The 1980 “Abscam” sting led to the arrest of eight and the conviction of seven members of Congress for bribe-taking. The FBI had a couple of phony Arab sheiks offer money to the members of the House of Representatives in return for favors.
Folks may think Washington is currently unpopular, but they must have no recollection of this scandal, the oil embargo, and rocketing inflation.
Director David O. Russell’s follow-up to “Silver Linings Playbook” is a film that is sort of about Abscam. At the beginning of “American Hustle,” a subtitle announces: “Some of this actually happened.” That seems about fair. Actually the bribery scenes look a lot like the FBI’s film of their 1982 attempt to catch John Delorean, the car-maker, in a cocaine-marketing scheme.
But “American Hustle” is only sort of about Abscam, and then only because the events can be used as an excuse to put ambitious FBI agent Dimaso (Bradley Cooper) in the way of New Jersey mayor Polito (Jeremy Renner), con artists Irving (Christian Bale) and Sydney (Amy Adams), and Irving’s stupid wife Rosalyn (Jennifer Lawrence).
You see, the point of the movie is to give the actors chances to shine, not to tell the story. The plot wants to be something of Mamet’s, like “The Spanish Prisoner.” But screenwriters Eric Singer and Russell are, believe me, not David Mamet. Get to thinking too much about the cons in the last reel and you’ll soon decide the script needed serious rewriting.
So the question is, can the movie be satisfactory given that it is strong on acting and weak on story. Surprisingly, this was the same question we were discussing a couple of weeks ago concerning the Sylvester Stallone-written film “Homefront,” in which James Franco, Kate Bosworth, and Winona Ryder gave terrific performances.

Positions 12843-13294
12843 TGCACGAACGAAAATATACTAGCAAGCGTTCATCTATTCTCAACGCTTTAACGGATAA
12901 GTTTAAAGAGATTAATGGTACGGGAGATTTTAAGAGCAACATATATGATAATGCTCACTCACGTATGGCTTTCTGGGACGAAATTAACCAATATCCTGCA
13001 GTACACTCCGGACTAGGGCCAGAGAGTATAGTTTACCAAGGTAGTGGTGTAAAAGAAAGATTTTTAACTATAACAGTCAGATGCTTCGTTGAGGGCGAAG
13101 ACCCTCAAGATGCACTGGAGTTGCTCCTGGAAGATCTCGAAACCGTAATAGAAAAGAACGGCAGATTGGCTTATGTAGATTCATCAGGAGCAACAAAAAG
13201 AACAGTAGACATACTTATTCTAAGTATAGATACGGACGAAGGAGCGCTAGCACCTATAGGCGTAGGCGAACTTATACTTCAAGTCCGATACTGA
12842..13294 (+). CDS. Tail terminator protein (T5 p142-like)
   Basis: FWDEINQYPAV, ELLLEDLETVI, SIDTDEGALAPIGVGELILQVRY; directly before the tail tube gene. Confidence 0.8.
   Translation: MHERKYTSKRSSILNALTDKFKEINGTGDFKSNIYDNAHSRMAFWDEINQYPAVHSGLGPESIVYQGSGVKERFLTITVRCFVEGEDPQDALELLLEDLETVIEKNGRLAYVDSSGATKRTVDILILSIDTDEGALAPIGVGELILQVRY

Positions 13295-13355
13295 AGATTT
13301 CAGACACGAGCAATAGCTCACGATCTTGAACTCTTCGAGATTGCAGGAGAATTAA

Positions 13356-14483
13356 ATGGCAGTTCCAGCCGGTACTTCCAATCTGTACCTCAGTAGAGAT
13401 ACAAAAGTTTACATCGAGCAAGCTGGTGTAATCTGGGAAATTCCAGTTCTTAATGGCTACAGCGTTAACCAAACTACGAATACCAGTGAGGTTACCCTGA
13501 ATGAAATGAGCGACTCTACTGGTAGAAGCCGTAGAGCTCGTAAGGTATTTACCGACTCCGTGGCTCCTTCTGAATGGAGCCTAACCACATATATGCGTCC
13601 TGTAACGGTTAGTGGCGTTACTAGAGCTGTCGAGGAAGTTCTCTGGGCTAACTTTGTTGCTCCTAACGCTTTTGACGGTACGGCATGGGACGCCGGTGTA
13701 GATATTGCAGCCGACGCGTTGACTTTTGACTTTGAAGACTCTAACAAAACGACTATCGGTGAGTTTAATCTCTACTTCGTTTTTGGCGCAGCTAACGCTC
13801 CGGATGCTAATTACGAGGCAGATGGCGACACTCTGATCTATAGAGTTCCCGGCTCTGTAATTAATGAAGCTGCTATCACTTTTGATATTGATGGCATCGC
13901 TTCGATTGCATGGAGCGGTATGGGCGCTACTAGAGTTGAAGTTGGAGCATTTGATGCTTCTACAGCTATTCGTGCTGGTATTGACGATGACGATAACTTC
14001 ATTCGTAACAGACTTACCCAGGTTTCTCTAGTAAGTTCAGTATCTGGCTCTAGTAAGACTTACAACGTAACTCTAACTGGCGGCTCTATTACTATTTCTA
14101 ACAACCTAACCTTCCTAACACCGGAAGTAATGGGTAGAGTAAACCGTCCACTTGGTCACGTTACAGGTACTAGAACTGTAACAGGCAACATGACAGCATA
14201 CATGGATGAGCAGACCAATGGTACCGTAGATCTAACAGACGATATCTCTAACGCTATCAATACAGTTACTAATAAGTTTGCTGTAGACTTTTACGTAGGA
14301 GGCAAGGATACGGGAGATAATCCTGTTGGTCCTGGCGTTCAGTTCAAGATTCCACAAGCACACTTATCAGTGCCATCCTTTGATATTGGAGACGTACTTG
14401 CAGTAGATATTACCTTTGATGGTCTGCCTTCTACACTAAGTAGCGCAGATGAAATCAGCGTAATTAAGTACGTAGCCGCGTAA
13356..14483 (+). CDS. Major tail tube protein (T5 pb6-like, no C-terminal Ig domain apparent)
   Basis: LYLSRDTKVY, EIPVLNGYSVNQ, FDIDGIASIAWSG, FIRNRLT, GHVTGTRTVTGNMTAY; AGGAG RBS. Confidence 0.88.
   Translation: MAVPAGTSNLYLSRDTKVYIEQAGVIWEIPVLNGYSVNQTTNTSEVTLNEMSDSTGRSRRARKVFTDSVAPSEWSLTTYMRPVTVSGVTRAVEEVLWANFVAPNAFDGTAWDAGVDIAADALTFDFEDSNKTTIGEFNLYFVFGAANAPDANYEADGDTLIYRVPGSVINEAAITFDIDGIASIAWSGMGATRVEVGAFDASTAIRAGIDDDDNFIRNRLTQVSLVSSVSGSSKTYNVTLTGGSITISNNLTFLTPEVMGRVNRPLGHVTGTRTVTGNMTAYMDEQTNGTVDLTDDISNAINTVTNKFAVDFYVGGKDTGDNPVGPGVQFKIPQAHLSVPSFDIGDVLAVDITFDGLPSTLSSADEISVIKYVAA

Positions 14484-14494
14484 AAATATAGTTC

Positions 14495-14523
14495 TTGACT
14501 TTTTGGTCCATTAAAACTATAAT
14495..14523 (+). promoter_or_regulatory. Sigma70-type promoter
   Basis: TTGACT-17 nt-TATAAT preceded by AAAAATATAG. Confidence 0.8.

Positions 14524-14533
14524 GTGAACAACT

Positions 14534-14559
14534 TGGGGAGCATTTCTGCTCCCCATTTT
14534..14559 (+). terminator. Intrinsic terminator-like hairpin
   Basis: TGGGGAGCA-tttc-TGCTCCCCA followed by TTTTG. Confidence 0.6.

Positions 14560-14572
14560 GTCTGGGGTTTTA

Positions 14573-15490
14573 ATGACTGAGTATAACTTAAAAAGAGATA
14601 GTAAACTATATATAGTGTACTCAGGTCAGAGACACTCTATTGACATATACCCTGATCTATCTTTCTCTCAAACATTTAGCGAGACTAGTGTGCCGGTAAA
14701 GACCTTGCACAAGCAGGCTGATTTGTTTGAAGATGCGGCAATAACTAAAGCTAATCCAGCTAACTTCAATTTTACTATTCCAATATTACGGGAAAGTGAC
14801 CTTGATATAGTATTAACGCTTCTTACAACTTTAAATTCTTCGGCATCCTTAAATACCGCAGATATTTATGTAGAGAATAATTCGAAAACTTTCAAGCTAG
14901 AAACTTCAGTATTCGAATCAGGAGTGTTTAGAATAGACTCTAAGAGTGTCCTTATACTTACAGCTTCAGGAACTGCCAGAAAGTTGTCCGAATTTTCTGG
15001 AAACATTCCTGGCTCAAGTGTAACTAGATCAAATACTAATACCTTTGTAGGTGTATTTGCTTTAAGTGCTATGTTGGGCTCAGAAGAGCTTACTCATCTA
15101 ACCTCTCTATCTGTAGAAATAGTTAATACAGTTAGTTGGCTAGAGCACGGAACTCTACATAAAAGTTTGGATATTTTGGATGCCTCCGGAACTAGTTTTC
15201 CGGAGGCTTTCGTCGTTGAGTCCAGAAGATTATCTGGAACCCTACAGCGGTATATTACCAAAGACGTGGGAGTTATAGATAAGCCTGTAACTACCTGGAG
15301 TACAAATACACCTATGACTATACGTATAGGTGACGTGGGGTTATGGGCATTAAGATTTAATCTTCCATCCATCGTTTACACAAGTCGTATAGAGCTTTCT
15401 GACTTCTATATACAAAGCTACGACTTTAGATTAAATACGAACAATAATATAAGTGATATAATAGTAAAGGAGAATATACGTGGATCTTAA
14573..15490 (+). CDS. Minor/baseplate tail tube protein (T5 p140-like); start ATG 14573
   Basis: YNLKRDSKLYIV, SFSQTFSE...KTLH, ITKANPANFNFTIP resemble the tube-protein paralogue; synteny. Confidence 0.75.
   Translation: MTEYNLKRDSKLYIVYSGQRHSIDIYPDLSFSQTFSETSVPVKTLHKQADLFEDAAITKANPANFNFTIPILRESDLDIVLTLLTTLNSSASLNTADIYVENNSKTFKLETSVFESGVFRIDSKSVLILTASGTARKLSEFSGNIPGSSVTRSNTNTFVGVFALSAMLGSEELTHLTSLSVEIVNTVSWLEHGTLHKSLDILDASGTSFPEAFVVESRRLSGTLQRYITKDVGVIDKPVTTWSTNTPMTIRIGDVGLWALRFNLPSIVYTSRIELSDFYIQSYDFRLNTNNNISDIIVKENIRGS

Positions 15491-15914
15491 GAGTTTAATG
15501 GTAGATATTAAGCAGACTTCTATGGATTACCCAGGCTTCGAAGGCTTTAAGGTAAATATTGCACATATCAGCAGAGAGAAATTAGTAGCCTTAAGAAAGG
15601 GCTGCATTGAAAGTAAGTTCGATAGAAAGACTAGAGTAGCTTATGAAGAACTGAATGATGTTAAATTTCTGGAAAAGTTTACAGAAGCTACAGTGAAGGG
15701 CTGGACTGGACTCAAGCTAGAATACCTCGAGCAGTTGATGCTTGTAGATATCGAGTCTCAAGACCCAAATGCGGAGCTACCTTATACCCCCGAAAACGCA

I don’t know the answer to the question. Renner, who was famous for a bit after “The Hurt Locker” came out, gives a wonderful performance in “American Hustle.” Adams, whose character won’t be seen out of the strip club without a blouse opened to her navel, dominates the first hour of the new film, and given that she’s on-screen with Bale most of the time, that’s a heck of a claim.
Still, the movie seemed long to me. I found myself looking at my Seiko as I watched Sydney fall for financial scam artist Irving. He knew there was something wrong with Dimaso as a client even before the law man arrested Syd, took her off to jail, and offered to free her if the con partners would help him trap politicians using a fake sheik and the promise of big money.
Russell’s tone here is uneven. The movie is being described as a comedy, but really the only consistent laugh-getting here is done by the hairstyles—Bale’s comb-over, Cooper’s perm, and especially Renner’s pompadour are genuinely over-the-top.
Actually the movie has some tension late, when the mob becomes involved. The mayor wants the sheik’s money for Atlantic City rejuvenation, and organized crime (represented by Robert DeNiro) is actively involved in anything having to do with gambling. But why the kingpin thinks, at the end of the movie, that Irving has done him a favor, I had no idea.
Rosalyn’s romantic attachment to one of the crime family may make audience members uneasy. It certainly helps the script to explain how the mob recognizes that the Feds are involved in the deal with the sheik. But why is it important that they recognize that?
In this case, questions about the plot are probably beside the point. We should be admiring Bale’s dedicated weight gain, Cooper’s comic taunting of his boss (played by comedian Louis C.K.), Renner’s ability to give his thirties friend-of-the-neighborhood politician character a bit of gravity, and so on. Its the characters, stupid. Forget the story.
Well, I know I should. And I tried. But I can’t. For me “American Hustle” is a movie about a complicated con game it can’t explain. And the characters? Most of them seemed too sharp to have fallen for what the movie’s FBI office accepts without question.
The feds are as bamboozled in this movie as the congressmen were in the real Abscam sting.